In the two previous articles on Lyme disease we explained the importance of prevention and prompt treatment of early Lyme disease. What happens if an individual is not treated promptly?
Lyme disease is a bacterial infection transmitted by mostly the Deer tick. When a tick bites, it injects the individual with the Lyme disease bacteria. The bacteria travel through the skin and enter veins to circulate throughout the body and deposit it in specific target organs. These may include muscles, tendons and ligaments and joints, leading to the flu-like symptoms many individuals describe. If not treated or not cured at this early stage the final target organ of this germ is the Brain.
Unfortunately, there is no oral antibiotic that can cross the blood-brain effectively to kill this bacterium in the brain. This is the reason that oral antibiotic therapy for Lyme disease is not universally effective in treating early disease. If even a few bacteria get to the brain before oral antibiotic therapy is started, the individual will not be cured of Lyme disease and will develop a different presentation of Lyme disease called Late stage Lyme disease.
These individuals may in fact appear to get well from the initial oral antibiotic treatment, but somewhere within three months to a year after treatment may begin to develop new signs and symptoms. This may include more classic signs and symptoms such as swollen joints, but many will begin to experience more slowly progressive issues that may come and go. These may include fatigue, headaches, muscle and joint pains, Bell’s palsy, dizziness, memory problems, confusion, shooting pains, behavioral changes such as depression to name just a few. In fact Lyme disease has mimicked many other diseases.
Late stage Lyme disease, treatment requires the use of intravenous antibiotics as these are the only agents which can cross the brains’ blood-brain barrier at dosages which are adequate to kill the Lyme disease bacteria. Prior to embarking on this treatment the Physician should confirm that the individual is really infected with the Lyme disease bacterium. What we consider sound medical practice to achieve this goal will be described in next week’s installment.
Ticks prefer wooded and bushy areas with high grass and a lot of leaf litter. These are very common in the Wilmington, Delaware area. These are areas to avoid.
Take extra precautions in May, June, and July. This is when ticks that transmit Lyme disease are most active.
If you do enter a tick area, walk in the center of the trail to avoid contact with overgrown grass, brush, and leaf litter.
Ask your local health department and park or extension service about tick infested areas to avoid.
Keep ticks off your skin
Use insect repellent with Permethrin to prevent tick bites. It can be purchased at outdoor equipment stores that carry camping or hunting gear. Permethrin kills ticks on contact! One application to pants, socks, and shoes typically stays effective through several washings. Permethrin should not be applied directly to skin.
Wear long pants, long sleeves, and long socks to keep ticks off your skin. Light-colored clothing will help you spot ticks more easily. Tucking pant legs into socks or boots and tucking shirts into pants help keep ticks on the outside of clothing. If you’ll be outside for an extended period of time, tape the area where your pants and socks meet to prevent ticks from crawling under your clothes.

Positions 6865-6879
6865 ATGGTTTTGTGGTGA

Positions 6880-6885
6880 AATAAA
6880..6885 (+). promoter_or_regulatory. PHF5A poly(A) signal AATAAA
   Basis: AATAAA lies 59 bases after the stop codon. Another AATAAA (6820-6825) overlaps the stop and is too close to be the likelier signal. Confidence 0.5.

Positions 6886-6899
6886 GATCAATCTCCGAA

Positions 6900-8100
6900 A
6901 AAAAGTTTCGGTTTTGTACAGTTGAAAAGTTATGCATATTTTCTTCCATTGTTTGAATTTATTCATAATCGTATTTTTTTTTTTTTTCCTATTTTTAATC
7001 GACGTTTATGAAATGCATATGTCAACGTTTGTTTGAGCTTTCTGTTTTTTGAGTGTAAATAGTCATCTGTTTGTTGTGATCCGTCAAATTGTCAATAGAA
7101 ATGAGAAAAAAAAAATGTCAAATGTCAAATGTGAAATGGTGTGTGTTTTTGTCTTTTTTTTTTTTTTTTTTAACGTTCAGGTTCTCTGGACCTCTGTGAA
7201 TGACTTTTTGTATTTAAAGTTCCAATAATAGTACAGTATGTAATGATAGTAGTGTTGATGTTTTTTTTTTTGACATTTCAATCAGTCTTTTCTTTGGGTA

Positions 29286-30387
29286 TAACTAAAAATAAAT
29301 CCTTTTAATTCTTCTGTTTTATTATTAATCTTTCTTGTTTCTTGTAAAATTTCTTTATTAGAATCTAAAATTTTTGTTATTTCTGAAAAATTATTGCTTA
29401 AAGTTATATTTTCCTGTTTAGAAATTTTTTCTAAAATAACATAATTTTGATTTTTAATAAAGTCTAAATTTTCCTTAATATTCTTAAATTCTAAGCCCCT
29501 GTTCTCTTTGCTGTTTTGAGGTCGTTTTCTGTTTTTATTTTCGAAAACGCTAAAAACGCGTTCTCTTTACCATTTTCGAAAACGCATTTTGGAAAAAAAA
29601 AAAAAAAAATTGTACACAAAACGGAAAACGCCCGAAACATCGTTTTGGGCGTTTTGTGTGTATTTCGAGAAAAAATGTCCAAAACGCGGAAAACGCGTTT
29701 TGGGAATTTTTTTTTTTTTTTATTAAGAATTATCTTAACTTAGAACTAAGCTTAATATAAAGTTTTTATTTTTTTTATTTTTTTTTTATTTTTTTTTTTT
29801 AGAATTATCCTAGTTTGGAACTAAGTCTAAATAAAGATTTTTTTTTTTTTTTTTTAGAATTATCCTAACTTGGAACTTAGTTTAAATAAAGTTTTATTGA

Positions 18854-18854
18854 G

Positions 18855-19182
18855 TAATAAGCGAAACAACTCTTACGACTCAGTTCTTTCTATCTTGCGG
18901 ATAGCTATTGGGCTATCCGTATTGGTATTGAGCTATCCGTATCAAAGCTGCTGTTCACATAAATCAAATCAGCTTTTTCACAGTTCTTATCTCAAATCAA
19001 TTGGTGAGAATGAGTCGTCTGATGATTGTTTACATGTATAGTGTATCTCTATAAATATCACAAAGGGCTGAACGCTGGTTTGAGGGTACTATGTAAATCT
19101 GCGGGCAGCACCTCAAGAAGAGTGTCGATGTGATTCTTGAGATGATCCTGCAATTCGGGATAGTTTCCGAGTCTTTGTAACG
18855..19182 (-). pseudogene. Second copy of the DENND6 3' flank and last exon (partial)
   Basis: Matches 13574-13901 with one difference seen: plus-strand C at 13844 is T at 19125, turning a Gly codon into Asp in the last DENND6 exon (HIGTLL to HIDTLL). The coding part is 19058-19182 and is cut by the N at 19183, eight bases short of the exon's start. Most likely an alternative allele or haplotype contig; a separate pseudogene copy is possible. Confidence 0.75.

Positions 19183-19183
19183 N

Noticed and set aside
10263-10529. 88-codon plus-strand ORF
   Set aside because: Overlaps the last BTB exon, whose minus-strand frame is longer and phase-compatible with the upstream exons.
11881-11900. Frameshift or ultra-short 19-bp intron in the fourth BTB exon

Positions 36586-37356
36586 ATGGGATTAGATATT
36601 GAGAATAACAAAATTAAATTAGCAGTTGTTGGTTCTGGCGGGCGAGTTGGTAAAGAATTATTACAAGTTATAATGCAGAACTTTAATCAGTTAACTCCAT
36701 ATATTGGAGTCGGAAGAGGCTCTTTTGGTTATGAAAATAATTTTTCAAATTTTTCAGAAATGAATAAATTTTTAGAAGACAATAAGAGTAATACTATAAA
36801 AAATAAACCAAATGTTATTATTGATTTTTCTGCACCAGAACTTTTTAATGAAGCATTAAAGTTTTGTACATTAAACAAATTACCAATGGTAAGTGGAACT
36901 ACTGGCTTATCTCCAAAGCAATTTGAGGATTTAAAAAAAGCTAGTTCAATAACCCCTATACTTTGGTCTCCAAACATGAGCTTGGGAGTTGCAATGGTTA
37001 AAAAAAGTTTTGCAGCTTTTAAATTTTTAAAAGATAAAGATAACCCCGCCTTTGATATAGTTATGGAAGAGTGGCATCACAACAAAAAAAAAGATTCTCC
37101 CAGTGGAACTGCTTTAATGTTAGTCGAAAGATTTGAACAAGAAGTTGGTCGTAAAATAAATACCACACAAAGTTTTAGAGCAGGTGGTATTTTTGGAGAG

Check your skin and clothes for ticks every day
Remove ticks from your clothes before going indoors. To kill ticks that you may have missed, wash your clothes with hot water and dry them using high heat for at least one hour.
Perform daily tick checks after being outdoors, even in your own yard. Inspect all parts of your body carefully including your armpits, scalp, and groin. Remove ticks immediately using fine-tipped tweezers.
If a tick is attached to your skin for less than 24 hours, your chance of getting Lyme disease is extremely small. But just to be safe, monitor your health closely after a tick bite and be alert for any signs and symptoms of tick-borne illness.
If you suspect Lyme disease it’s important to get an accurate diagnosis and Lyme treatment started right away.
1. Recent infection before immune response
2. Antibodies are in immune complexes
3. Spirochete encapsulated by host tissue (i.e.: lymphocytic cell walls)
4. Spirochete is deep in host tissue (i.e.: fibroblasts, neurons, etc.)
5. Blebs in body fluid, no whole organisms available for PCR
6. No spirochetes in body fluid on day of test
7. Genetic heterogeneity (300 strains, 100 in U.S.)
8. Antigenic variability
9. Surface antigens change with temperature
10. Utilization of host protease instead of microbial protease
11. Spirochete in dormancy phase (L-form) with no cell walls Additional Reasons for False Lyme test
12. Recent antibiotic treatment
13. Recent anti-inflammatory treatment
14. Concomitant infection with babesia may cause immunosuppression
15. Other causes of immunosuppression
16. Lab with poor technical capability for Lyme disease
17. Lab tests not standardized for late stage disease
18. CDC criteria is epidemiological not a diagnostic criteria
19. Lack of standardized control
20. Most controls use only a few strains as reference point
21. Few organisms are sometimes present
22. Encapsulated by glycoprotein “S-layer” which impairs immune recognition
23. “S”- layer binds to IgM
24. Immune deficiency
25. Possible down regulation of immune system by cytokines
26. Revised Western Blot test criteria fails to include most significant antigens